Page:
Posted by: Zeeshan Amjad | January 11, 2012

Using Mediator to communicate between user controls: Part 5


We made a mediator that can register different type of messages with different type of call back methods here. But there are still two problems in it. The first problem is that we have to pass the object as a parameter to the call back method and then do the casting. In other words it is not type safe. The other problem is that once message is registered then there is no way to unregister the message. Let’s handle both problems one by one.

Type safety we can handle by using generics. But there is going to be one change in the internal data structure i.e. dictionary to store call back method. Now we don’t know in advance what will be the parameter of the call back method, therefore we are creating list of Delegate instead of Action<object>. Here is our new dictionary object to store call back methods against messages.

Code Snippet
private Dictionary<string, List<Delegate>> actions =
    new Dictionary<string, List<Delegate>>();

 

Now come to Register method. We make this method generic so we can pass any parameter to Action delegate. Here is modified code of our Register method.

Code Snippet
public void Register<T>(string message, Action<T> action)
{
    if (!actions.ContainsKey(message))
    {
        actions[message] = new List<Delegate>();
    }
    
    actions[message].Add(action);
}

 

Note that we can add the Action<T> type object inside the List<Delegate>. Now we have to specify the parameter type of the delegate at the time of registering the message. Here is a code to register the callback methods.

Code Snippet
Mediator = new Mediator();
Mediator.Register<Student>("mymessage1", studentform.Notify);
Mediator.Register<Student>("mymessage1", studentlist.Notify);
    
Mediator.Register<Student>("mymessage2", studentform.AnotherNotify);

 

Its main advantage is that now we don’t have to do the typecasting inside the call back method, because call back method accept the correct type. Our call back method is quite simple now. Here is a code of our new call back method.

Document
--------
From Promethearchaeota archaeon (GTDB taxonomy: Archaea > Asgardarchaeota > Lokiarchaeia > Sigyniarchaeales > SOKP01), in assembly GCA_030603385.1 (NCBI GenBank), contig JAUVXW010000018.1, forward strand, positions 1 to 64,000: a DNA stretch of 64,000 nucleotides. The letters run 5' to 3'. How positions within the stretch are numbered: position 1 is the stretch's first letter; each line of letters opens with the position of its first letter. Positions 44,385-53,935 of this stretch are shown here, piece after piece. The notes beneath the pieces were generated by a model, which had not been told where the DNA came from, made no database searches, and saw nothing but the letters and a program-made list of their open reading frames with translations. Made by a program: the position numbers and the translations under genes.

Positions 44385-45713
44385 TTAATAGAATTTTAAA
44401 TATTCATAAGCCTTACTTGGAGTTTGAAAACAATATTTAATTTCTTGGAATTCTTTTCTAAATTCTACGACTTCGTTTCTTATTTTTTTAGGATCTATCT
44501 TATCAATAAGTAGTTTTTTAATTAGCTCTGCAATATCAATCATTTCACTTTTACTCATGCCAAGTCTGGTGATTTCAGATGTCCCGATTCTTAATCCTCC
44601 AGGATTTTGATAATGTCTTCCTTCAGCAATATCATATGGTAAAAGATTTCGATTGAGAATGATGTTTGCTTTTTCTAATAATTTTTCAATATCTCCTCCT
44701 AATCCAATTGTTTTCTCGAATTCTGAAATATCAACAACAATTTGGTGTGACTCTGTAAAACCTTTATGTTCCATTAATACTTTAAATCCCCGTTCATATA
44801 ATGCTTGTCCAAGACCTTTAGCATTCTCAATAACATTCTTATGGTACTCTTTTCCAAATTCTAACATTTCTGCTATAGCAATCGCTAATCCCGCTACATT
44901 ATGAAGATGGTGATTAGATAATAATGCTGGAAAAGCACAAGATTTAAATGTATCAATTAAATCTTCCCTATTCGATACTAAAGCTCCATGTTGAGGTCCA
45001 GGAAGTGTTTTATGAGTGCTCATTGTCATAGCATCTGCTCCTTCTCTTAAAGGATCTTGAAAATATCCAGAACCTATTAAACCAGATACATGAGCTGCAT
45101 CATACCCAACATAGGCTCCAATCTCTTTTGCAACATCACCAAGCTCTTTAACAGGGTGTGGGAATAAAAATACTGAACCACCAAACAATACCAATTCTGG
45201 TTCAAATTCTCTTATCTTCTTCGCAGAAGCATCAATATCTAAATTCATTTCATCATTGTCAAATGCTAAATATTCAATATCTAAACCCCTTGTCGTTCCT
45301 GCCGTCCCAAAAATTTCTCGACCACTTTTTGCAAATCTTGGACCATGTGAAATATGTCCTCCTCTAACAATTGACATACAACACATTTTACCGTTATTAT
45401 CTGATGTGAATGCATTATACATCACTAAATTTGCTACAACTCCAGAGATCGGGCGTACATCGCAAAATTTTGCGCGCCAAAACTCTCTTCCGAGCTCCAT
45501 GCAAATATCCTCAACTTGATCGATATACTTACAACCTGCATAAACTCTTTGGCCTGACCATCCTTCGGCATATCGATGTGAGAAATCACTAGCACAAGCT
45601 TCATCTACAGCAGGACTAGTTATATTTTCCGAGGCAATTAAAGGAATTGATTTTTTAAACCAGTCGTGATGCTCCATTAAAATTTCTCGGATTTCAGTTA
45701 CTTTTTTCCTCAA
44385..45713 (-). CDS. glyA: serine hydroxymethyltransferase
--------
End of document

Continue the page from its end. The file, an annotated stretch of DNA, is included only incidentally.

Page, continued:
Code Snippet
public void Notify(Student student)
{
    DataContext = student;
}

 

Now let’s come to another problem i.e. unregister the callback method. This code is almost opposite of register method. First check if there is any method register against the given method, then remove it and if the list of call back methods empty then remove that entry from the registry. Here is a code of unregister method.

Code Snippet
public void UnRegister<T>(string message, Action<T> action)
{
    if (actions.ContainsKey(message))
    {
        List<Delegate> actionlist = actions[message];

        actionlist.Remove(action);

        if (actionlist.Count == 0)
            actions.Remove(message);
    }
}

 

Here is the usage of this method.

 

Code Snippet
Mediator.UnRegister<Student>("mymessage1", studentform.Notify);
Mediator.UnRegister<Student>("mymessage1", studentlist.Notify);
Mediator.UnRegister<Student>("mymessage1", studentlist.Notify);

 

Note that even if we register the same call back method more than once, then it has no effect. Here is complete C# code of our new mediator class.

Code Snippet
using System;
using System.Collections.Generic;

namespace MediatorUserControl
{
    public class Mediator
    {
        private Dictionary<string, List<Delegate>> actions =
            new Dictionary<string, List<Delegate>>();

        public Mediator()
        {
        }

        public void Register<T>(string message, Action<T> action)
        {
            if (!actions.ContainsKey(message))
            {
                actions[message] = new List<Delegate>();
            }
            
            actions[message].Add(action);
        }

        public void UnRegister<T>(string message, Action<T> action)
        {
            if (actions.ContainsKey(message))
            {
                List<Delegate> actionlist = actions[message];